Human Rights Summit and a Poet’s Calling
Posted by Logan Gates on July 27, 2017
It’s been just over a week since the close of RZIM Canada’s Understanding and Answering Human Rights Summit, but a poignant moment remains fresh in my mind that encapsulates the crux of the days we spent together.
It came from the time of “Q and A” following Alycia Wood’s talk on “Sexuality: Whose right is it anyway?” Alycia had just walked us through the cultural shifts of our times, the growing hostility to the Christian worldview, and yet the enduring beauty and power of the Christian message to speak good news into these tough questions. A participant raised her hand and shared she was an artist and a Christian, but was finding in the arts community this issue was one that kept many people at arms’ length from the Christian faith. She shared vulnerably how challenging it was at times to press into caring for dear friends in that community, without compromising how she saw her faith speaking into this issue and the way the Gospel, as it does for all of us, offers a challenging yet deeply positive message. Alycia’s response was a beautiful exhortation to persevere — to continue pressing into those friendships with deep, sacrificial care, even when it’s hard to know exactly what this looks like, to hold together both compassion and conviction.
For me this moment got to the heart of what the Summit had been driving towards, with the question, “What does it look like —practically — to live as a Christian in our society in the midst of these delicate issues?”
It’s one thing to talk on the theoretical and cultural plane, but when these questions intersect “real life” — our relationships and our families — the temptation is to pull back and disengage, because those situations are challenging. It’s hard to know what to say. It’s hard to know how to love. Wouldn’t it be easier to stay in the Christian bubble?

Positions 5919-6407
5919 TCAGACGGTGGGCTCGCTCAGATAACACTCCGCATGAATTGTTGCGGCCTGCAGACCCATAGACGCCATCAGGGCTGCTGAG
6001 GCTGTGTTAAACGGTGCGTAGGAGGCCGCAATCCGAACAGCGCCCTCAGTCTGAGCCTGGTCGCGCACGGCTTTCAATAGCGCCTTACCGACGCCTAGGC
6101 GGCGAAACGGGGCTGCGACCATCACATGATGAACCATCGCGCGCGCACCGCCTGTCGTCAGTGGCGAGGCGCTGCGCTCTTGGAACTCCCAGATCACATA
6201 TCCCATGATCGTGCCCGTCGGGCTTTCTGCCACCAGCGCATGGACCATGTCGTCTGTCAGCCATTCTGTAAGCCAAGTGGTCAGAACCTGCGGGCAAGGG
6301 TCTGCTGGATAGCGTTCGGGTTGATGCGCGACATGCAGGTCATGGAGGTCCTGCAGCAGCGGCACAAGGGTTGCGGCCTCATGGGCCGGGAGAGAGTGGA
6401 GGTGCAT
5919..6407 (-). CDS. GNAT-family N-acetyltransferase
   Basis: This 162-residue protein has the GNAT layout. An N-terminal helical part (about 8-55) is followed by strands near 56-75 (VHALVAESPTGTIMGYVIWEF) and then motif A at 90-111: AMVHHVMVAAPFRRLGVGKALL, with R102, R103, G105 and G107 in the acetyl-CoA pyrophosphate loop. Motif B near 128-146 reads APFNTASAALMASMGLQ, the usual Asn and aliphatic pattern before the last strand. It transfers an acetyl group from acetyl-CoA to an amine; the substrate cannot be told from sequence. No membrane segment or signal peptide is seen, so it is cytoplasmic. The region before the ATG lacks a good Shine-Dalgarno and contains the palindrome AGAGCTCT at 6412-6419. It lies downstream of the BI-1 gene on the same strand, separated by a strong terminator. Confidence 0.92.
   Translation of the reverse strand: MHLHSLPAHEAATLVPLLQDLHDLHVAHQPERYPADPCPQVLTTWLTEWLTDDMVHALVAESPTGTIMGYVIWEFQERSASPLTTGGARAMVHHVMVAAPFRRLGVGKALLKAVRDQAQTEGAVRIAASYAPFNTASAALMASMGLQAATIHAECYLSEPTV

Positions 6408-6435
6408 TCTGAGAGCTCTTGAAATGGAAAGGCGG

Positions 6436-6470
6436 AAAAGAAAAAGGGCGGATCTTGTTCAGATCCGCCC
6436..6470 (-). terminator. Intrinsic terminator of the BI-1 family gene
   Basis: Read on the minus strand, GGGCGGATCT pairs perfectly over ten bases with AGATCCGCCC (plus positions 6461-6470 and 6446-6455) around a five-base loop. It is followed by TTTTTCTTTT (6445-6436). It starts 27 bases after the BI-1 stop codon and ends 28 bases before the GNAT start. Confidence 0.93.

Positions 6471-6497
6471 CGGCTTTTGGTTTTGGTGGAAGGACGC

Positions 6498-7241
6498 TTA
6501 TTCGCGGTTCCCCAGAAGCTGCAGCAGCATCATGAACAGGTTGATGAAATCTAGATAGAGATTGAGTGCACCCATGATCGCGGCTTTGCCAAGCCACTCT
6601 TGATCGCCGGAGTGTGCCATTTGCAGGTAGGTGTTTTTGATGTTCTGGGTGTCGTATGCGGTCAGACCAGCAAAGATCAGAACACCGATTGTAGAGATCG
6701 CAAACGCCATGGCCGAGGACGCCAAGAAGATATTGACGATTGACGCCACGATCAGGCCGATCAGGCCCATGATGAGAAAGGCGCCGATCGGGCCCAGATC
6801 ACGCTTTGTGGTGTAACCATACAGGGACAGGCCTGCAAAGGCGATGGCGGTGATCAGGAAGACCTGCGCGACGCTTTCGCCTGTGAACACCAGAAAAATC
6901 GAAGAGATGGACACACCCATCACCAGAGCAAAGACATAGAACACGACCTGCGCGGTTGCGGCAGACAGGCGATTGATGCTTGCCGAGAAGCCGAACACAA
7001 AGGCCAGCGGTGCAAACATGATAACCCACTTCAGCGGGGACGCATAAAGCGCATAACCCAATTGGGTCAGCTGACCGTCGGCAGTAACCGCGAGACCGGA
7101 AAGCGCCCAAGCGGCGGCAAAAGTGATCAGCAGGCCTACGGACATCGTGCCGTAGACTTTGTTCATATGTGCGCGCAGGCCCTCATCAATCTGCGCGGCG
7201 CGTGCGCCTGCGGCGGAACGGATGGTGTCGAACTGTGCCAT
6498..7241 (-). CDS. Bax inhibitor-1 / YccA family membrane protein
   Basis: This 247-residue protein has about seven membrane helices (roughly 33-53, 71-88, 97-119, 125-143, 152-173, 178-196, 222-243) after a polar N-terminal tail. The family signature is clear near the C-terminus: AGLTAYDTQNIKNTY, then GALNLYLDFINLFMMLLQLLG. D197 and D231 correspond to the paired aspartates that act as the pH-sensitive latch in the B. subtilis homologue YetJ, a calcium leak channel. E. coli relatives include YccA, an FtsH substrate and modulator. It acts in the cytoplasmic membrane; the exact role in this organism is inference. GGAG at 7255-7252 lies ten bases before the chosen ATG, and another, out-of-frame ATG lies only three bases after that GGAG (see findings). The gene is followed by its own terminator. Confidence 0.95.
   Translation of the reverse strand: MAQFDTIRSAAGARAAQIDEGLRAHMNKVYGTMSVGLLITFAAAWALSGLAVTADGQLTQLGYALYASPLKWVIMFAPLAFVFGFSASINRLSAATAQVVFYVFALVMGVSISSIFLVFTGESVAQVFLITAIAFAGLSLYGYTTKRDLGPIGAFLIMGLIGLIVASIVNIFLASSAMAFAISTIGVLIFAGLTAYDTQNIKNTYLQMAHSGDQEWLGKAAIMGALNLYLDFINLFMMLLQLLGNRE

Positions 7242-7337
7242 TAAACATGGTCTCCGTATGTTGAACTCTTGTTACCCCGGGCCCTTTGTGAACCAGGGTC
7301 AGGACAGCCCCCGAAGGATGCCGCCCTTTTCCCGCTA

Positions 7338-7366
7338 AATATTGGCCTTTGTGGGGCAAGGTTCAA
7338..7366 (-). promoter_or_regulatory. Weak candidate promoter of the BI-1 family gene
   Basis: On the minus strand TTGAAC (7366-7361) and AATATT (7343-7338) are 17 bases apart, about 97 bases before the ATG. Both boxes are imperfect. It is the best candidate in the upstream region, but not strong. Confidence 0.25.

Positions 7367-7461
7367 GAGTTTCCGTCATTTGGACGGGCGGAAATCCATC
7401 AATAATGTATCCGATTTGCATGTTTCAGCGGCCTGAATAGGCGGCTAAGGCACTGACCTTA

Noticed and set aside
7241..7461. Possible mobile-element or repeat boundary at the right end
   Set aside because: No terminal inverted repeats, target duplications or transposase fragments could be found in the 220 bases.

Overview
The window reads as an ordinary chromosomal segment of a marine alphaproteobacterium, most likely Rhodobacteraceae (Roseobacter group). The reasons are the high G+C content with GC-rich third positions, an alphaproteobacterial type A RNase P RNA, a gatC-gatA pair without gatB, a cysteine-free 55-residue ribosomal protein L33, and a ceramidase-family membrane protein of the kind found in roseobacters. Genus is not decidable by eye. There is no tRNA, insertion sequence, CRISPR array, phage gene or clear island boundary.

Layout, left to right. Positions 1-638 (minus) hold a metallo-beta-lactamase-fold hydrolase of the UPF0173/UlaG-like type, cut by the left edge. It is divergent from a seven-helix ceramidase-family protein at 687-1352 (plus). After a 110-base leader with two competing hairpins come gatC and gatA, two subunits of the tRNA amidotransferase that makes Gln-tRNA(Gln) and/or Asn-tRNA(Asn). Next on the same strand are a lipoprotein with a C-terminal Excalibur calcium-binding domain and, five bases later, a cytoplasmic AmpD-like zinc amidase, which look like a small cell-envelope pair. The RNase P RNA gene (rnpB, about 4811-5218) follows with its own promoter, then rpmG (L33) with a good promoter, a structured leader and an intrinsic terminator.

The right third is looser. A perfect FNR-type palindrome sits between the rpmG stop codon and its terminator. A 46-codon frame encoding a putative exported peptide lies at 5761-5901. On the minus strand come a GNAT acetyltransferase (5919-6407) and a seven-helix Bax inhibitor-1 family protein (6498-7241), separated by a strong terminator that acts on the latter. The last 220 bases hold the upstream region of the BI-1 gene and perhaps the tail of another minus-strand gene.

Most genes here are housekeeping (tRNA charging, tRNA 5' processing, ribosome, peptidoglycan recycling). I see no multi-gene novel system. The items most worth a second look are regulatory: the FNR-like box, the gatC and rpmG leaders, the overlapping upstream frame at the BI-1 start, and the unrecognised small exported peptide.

The answer, of course, is a resounding, “Yes.”
Yet we follow a Saviour who, forsaking the “bubble” of heaven, came down into our broken world, to press into our broken lives, to endure the greatest suffering on our behalf, that we might be made right with Him. On the cross, he lost his “rights” to give us the “right to be called children of God,” with all the rights that new status entails. He gives us Himself — in his Son on the cross, and in his Spirit who now lives within us and guides us with right words when we don’t know what to say (Luke 12:12).
It’s costly to follow Christ into the world yet not be of it. To the extent we see He has done this for us will we have the compassion and conviction to press into the challenging situations God has placed us in, with the love of the Cross and the power of the Spirit, for the sake of the Gospel.
RZIM Itinerant Speaker
We had the opportunity to speak to Medgine following RZIM’s ‘Understanding and Answering Summit on Human Rights’ to hear how the week had an impact on her. Take a look: